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Profile: Bob Lazar

Bob Lazar was a participant or observer in the following events:

The most senior manager on duty at Washington’s Reagan National Airport tries to contact Special Operations personnel at FAA headquarters, but his call is not answered. Bob Lazar, the airport’s acting operations manager, was in his office in the administrative wing of Reagan Airport at the time the first attack in New York took place. Upon hearing news of the crash, he went to the nearby break room to watch the television coverage of it. Lazar has a background in Navy Special Operations, and immediately suspected that terrorism was involved. Therefore, at around the time the second attack is taking place, he tries calling Special Operations people at the FAA headquarters in Washington, DC. However, no one answers his call. The reason for this is unknown. (9/11 Commission 7/28/2003 pdf file)

Two unidentified military aircraft fly in the vicinity of the Pentagon at an altitude of over 20,000 feet, and are in the area during the minutes before the Pentagon is hit. (Federal Aviation Administration 9/20/2001 pdf file; 9/11 Commission 7/28/2003 pdf file) Between at least 9:31 a.m. and 9:40 a.m., the two aircraft communicate with the air traffic control tower at Washington’s Reagan National Airport, which is less than a mile from the Pentagon. (Federal Aviation Administration 9/20/2001 pdf file; Adair and Garza 10/3/2001) Radar data will show that they fly “in trail” (in single file, with one aircraft directly behind the other) at 21,000 feet, and are overhead during the last few minutes that Flight 77 is airborne, before it hits the Pentagon at 9:37 a.m. (see 9:37 a.m. September 11, 2001). (9/11 Commission 7/28/2003 pdf file)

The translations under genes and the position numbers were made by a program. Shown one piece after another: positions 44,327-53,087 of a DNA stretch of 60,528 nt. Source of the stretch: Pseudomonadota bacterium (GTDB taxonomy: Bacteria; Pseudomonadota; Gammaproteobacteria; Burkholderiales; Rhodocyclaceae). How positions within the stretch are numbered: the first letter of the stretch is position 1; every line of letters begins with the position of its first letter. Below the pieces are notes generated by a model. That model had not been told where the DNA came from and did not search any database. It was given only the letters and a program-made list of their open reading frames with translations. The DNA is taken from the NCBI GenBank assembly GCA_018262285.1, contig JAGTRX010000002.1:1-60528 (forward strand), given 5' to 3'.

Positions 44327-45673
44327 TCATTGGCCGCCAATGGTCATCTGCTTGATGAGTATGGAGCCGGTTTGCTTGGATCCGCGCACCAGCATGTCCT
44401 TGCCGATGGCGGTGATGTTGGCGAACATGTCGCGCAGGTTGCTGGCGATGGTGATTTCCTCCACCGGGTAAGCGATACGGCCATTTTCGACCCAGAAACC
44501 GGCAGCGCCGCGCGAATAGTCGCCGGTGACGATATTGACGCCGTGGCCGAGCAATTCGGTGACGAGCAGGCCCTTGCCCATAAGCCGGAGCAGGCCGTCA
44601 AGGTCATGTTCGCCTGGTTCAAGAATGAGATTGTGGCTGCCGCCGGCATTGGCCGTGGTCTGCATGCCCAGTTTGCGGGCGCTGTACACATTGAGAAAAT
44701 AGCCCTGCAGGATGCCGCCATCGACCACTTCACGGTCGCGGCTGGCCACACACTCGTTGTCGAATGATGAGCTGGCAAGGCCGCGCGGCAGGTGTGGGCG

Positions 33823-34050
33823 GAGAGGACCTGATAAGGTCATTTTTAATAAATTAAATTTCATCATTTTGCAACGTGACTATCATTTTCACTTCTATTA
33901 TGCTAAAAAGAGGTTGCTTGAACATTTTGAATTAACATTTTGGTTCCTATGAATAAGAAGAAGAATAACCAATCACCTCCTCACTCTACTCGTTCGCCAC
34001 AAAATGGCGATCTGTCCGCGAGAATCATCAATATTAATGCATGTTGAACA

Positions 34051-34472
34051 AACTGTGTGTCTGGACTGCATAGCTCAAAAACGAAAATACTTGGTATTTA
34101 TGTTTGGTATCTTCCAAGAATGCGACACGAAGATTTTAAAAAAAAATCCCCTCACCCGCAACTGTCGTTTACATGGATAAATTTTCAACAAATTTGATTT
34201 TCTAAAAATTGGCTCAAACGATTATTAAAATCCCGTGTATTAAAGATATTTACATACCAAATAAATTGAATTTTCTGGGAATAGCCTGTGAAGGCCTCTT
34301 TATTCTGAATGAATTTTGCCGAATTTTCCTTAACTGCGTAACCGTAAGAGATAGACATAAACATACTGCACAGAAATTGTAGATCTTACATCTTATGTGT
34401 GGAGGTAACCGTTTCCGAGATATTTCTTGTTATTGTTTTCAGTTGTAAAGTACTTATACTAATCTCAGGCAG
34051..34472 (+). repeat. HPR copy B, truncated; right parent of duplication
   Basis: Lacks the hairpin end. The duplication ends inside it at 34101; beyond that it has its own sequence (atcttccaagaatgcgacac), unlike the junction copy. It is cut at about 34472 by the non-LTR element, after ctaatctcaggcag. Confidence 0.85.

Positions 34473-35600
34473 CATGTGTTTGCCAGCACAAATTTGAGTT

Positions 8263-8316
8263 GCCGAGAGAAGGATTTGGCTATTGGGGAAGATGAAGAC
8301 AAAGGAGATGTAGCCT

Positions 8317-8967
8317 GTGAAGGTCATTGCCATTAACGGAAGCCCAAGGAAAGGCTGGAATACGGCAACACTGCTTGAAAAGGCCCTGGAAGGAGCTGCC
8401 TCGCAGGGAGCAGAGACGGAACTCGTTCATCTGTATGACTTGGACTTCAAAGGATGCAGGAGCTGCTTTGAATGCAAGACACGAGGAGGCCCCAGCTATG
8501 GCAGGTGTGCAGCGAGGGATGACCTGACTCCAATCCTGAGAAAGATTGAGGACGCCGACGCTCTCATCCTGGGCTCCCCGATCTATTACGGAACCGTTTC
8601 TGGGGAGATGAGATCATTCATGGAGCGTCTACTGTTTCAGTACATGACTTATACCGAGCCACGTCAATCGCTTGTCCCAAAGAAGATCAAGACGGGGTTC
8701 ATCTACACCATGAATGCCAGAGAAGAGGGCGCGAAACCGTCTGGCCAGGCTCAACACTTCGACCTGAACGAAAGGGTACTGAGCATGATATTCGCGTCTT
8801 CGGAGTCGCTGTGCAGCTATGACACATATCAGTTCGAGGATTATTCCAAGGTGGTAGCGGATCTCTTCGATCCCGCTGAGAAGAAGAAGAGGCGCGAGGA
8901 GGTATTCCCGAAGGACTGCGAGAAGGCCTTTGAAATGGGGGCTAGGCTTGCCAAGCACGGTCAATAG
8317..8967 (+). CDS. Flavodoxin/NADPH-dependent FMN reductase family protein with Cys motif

Launched from Delaware Base - The identities of the two aircraft are unclear. They have the call signs “Bobcat 14” and “Bobcat 17.” (Federal Aviation Administration 9/20/2001 pdf file) A 9/11 Commission memorandum will state that “flight strips and other information indicate that Bobcat 14 and Bobcat 17 originated out of Dover Air Force Base in Delaware.… It is possible, but not confirmed, that they were Air Force corporate passenger jets.”
Airport Managers Do Not Recall Planes - Two key officials will later be unable to specifically recall the aircraft when questioned by the 9/11 Commission. Bob Lazar, the acting operations manager at Reagan National Airport, will say he “did not remember any aircraft with the call sign ‘Bobcat’ that hung out over the National airspace” on this day. However, as well as two of the fighter jets that are inbound from Langley Air Force Base (see (9:25 a.m.-9:30 a.m.) September 11, 2001), he will recall two aircraft “coming from the north, but he did not think that they entered National’s airspace.” Donny Simons, the airport manager at Baltimore-Washington International Airport in Linthicum, Maryland, will stress “that he did not remember the Bobcats specifically,” but he speculates that controllers at his airport “were working the two ‘Bobcats’ and needed vectors from National controllers.” (9/11 Commission 7/28/2003 pdf file)


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